The mission of Greater West Town Community Development Project is to build a community-based response to expanding educational and economic opportunities for the disadvantaged residents of the Greater West Town communities.  It seeks to develop programs that can serve as practical, model solutions to problems which limit opportunity to neighborhood residents and to link the employment and training of the neighborhood workforce with local economic development efforts and the needs of small and mid-sized employers. 

Its goals are:
  • To develop programs which can serve as practical, model solutions to problems which limit the educational and economic opportunities of neighborhood residents. 
  • To link the employment and training of neighborhood residents with economic development programs and the needs of area businesses. 
  • To pursue research and advocacy activities which pose solutions to the problems which create barriers to educational and economic opportunities for area residents.
-- By-Laws of the Greater West Town Community Development Project

When we’re at our best, people understand that our programs aren't just about individuals, they're about the community," says Greater West Town Community Development Project (GWTP) founder Bill Leavy. "They're about empowering people to be community resources, community leaders, and community assets."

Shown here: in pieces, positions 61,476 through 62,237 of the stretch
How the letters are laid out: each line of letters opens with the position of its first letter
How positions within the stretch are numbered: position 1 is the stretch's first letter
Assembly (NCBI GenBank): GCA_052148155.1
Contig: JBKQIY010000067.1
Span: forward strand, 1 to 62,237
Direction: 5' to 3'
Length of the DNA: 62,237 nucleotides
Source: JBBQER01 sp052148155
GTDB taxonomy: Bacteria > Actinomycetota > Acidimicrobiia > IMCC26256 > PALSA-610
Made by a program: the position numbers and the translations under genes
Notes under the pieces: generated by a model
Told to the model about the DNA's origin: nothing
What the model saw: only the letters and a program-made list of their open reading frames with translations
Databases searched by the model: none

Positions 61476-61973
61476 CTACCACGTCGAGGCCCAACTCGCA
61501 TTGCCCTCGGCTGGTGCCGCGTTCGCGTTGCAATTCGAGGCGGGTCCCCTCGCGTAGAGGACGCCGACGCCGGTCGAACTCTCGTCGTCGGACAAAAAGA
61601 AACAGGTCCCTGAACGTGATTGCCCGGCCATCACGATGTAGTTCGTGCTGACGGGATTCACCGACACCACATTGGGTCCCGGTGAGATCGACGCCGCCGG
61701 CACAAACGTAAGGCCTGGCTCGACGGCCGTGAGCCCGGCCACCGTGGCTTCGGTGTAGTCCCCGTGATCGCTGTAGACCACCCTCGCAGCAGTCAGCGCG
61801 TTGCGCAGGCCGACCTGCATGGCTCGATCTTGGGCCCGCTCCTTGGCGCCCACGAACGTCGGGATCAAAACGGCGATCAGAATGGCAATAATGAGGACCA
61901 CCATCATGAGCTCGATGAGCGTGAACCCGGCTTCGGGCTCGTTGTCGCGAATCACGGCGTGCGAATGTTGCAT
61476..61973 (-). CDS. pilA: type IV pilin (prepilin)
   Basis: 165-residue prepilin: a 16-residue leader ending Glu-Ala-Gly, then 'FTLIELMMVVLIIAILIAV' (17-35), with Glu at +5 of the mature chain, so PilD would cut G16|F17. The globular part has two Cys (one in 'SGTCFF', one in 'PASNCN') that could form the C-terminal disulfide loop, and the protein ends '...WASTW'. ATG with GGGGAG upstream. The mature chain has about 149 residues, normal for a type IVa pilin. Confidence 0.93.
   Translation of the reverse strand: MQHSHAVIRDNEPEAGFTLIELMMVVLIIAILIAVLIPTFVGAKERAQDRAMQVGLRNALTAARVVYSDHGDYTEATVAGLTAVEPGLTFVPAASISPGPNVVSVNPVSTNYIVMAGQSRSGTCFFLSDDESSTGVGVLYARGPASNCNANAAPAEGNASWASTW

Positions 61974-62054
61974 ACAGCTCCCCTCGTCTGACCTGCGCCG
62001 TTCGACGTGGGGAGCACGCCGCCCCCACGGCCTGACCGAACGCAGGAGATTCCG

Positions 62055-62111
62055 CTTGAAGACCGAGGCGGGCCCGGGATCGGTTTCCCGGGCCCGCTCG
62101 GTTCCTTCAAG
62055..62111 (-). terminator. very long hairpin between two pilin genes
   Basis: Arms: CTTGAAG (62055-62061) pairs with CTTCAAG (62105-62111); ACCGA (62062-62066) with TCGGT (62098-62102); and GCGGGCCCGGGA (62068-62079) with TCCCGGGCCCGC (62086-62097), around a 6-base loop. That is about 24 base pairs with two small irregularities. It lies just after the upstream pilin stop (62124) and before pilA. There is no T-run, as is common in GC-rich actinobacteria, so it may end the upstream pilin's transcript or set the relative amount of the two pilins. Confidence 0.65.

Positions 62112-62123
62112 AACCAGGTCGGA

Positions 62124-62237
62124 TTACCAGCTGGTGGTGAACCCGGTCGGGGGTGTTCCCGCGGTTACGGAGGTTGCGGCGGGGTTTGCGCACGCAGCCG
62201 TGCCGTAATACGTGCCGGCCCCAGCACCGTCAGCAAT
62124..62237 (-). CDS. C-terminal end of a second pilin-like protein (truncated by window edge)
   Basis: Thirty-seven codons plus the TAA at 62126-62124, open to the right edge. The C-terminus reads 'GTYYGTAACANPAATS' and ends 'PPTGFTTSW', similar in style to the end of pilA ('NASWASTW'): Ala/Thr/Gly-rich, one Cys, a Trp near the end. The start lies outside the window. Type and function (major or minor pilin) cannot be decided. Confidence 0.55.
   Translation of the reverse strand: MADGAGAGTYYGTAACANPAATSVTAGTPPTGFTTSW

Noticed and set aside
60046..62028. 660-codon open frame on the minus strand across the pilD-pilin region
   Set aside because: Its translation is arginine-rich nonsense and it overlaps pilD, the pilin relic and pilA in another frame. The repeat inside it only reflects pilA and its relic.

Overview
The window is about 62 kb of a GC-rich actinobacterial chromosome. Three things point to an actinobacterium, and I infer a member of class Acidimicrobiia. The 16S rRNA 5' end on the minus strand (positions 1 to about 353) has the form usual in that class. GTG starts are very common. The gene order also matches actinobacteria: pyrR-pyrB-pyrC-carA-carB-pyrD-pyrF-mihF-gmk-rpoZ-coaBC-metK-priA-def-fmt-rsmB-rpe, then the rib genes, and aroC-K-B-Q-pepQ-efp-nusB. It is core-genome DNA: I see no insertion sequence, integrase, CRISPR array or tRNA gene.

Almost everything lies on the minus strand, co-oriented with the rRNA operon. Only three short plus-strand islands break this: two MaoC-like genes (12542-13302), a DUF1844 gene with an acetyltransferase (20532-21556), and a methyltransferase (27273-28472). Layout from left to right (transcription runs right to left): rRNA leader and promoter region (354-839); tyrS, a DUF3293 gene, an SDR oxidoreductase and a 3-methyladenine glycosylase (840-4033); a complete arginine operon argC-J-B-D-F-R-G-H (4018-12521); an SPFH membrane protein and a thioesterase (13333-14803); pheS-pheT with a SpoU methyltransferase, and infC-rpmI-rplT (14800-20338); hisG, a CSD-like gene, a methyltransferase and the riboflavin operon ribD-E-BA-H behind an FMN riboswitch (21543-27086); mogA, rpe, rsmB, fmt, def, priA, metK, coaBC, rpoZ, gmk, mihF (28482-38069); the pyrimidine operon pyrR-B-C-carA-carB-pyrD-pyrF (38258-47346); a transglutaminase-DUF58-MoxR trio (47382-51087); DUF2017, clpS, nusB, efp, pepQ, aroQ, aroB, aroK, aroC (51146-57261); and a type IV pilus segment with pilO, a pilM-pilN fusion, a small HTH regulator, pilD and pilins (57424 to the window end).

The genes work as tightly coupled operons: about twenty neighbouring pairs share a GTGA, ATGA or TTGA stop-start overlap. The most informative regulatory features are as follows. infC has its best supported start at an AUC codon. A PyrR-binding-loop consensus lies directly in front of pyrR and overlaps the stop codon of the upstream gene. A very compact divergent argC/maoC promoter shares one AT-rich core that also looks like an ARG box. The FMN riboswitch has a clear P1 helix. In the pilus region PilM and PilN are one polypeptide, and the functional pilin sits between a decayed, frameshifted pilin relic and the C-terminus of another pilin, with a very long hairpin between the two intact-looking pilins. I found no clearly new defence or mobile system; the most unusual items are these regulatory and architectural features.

Since 1988, GWTP has earned a reputation as one of the top performing community based education, employment, and training providers in Chicago. But its mission goes much deeper than excellent programs and consistent performance. 

At its core, GWTP's strength can be found in four essential principles around which its programs have been designed and executed:
  • practicality 
  • innovation 
  • advocacy
  • personal empowerment through community responsibility. 
Since its inception, Greater West Town has recognized that effective long-term community development strategies must be practical, with an awareness of the diverse needs of residents in the Greater West Town area--from limited English-speaking immigrants to long-term public aid recipients--as well as the market forces affecting area employers, public institutions, and the body politic.

GWTP responds to these needs by offering a broad range of model programs that address the interrelated problems of the community, such as low educational achievement, limited job skills and employment opportunities, and poverty related family stresses. These programs combine "old-fashioned" approaches with necessary innovations, supported by aggressive but thoughtful advocacy that often challenges the status quo. 

Uniquely, the agency’s strongest advocates and strongest assets have always been its participants. GWTP encourages participants to seek not only the improvement of their own lives, but to become instruments of positive change in their families, at their workplace, and in the broader community by identifying with the agency, its programs, and its mission of community development. 

"Its not about us ‘fixing’ individuals," says Mr. Leavy. "It’s about us building institutions that work for the community and the community can participate in and support. If the participants don't experience the value and believe in what we're doing, then surely we have missed the mark."